University of California Press
The Chicago Conspiracy Trial (otherwise known as the Chicago Seven Trial) is a Rorschach test of American society in the late 1960s and early 1970s. Following the riots at the Democratic Convention in Chicago in 1968, leaders of the antiwar movement, the counterculture and the Black Panthers were put on trial for a "conspiracy to cross state lines with intent to incite a riot." The trial has been too easily dismissed as a circus, not worthy of legal attention, when in fact it does contain important legal insights. This paper suggests that the theory of the theater provides the key to unlocking the trial's significance. The paper applies Peter Brook's theories of the theater and argues that in Brook's terms, this trial is "rough" rather than "deadly" theater. By staging events that are generally unthinkable in the courtroom, such as the binding and gagging of Bobby Seale or the appearance of Abbie Hoffman and Jerry Rubin in court dressed in judicial robes, some terrifying truths about law were captured and made visible. These truths are terrifying not only because they deviate from expected norms of civility and depict the degree of violence generally hidden from the public view. They capture archetypal motifs from the collective conscious and unconscious, thereby invoking the universal struggle about the appropriate relationships between the person and the government.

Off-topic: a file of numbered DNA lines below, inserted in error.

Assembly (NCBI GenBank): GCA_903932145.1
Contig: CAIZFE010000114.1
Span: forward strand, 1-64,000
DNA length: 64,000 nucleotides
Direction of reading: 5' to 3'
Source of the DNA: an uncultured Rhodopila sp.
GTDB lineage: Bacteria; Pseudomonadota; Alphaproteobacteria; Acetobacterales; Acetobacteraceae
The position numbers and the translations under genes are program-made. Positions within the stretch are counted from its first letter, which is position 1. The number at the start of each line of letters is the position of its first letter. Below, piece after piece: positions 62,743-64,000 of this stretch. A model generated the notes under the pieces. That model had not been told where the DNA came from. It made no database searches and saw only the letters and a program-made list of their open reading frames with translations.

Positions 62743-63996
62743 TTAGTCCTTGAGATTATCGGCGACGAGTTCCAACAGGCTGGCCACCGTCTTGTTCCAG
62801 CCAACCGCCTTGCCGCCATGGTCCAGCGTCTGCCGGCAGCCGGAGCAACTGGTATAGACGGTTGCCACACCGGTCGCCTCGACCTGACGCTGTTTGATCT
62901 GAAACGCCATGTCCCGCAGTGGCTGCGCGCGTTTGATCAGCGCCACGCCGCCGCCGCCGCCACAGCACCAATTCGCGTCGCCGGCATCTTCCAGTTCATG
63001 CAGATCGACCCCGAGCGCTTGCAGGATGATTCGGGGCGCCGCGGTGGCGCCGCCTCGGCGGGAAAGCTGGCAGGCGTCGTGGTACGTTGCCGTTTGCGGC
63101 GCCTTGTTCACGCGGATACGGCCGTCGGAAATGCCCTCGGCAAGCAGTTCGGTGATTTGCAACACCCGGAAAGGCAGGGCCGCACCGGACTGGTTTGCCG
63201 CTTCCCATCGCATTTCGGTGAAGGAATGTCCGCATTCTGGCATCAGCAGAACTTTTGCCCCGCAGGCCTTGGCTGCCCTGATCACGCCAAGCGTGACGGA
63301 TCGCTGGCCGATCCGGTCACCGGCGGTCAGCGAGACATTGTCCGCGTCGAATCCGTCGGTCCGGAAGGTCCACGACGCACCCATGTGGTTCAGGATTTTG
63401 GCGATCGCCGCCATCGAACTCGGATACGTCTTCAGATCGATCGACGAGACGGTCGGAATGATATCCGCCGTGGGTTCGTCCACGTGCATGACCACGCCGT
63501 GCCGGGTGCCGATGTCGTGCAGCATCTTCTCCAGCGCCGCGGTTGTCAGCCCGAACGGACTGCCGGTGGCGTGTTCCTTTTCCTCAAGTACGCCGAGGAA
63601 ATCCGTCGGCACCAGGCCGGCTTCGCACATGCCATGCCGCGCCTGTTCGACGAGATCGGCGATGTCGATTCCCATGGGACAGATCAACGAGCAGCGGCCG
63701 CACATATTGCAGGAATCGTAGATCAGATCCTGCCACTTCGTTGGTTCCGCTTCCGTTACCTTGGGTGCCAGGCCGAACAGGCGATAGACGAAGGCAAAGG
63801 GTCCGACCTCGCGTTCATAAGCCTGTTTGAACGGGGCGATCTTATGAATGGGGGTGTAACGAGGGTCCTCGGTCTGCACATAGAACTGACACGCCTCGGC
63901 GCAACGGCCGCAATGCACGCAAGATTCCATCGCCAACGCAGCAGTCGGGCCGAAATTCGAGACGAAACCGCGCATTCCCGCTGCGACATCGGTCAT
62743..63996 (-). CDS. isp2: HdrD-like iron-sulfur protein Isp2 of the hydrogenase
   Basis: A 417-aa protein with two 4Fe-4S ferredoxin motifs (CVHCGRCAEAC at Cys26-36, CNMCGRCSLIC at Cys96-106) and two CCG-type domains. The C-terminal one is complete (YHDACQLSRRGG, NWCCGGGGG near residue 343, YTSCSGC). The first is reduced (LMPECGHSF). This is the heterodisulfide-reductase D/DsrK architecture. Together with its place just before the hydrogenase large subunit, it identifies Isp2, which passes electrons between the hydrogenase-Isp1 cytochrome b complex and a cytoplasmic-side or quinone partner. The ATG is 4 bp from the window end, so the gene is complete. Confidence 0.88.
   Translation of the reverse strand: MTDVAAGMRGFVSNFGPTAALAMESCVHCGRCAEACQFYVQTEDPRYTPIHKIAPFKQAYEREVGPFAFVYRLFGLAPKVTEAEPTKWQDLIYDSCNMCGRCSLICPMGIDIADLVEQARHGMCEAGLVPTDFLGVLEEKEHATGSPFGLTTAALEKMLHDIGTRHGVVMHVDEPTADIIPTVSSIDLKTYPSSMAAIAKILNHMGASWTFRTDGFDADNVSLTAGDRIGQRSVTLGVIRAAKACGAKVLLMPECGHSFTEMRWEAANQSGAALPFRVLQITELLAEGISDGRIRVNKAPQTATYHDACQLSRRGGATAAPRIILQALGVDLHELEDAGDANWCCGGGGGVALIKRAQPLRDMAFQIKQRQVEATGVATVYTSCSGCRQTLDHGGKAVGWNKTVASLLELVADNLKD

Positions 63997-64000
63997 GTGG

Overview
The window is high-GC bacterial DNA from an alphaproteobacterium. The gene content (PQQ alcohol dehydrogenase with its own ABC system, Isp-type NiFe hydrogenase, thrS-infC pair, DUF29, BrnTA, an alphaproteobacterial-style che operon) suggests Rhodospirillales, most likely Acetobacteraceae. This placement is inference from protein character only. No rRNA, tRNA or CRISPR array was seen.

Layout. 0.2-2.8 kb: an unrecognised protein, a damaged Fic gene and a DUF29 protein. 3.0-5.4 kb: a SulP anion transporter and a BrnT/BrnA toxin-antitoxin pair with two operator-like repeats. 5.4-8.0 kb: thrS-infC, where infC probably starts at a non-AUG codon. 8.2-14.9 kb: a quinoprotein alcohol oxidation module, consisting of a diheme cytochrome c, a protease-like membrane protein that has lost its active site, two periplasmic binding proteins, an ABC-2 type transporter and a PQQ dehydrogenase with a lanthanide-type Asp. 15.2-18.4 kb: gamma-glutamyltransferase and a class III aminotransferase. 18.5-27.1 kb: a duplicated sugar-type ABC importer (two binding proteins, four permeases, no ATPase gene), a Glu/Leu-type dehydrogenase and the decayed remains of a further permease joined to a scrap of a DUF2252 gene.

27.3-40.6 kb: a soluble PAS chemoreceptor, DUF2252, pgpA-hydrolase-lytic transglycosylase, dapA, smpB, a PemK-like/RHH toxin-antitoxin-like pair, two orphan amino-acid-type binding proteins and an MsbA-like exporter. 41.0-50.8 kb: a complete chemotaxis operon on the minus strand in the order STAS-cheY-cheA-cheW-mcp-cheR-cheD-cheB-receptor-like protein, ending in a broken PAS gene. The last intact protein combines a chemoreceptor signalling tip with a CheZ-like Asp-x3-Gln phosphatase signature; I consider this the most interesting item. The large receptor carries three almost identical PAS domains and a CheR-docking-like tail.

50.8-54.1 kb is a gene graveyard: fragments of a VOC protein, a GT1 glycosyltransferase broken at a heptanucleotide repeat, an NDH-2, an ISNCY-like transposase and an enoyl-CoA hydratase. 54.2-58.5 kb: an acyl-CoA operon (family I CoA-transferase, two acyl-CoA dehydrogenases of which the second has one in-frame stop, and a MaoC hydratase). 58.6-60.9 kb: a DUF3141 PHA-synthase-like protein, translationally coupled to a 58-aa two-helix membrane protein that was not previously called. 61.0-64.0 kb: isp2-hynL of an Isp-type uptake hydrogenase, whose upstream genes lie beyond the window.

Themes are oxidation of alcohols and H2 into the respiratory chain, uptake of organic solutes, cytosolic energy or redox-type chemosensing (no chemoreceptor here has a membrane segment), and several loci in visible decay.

In conclusion, the paper looks to the reaction of subsequent courts sitting on appeal and as courts of retrial, and discusses the extent to which they were willing to face the messages contained in these scenes.
Theater in the Courtroom, the Chicago Conspiracy Trial,
Law and Literature
Available at: https://scholarship.law.bu.edu/faculty_scholarship/780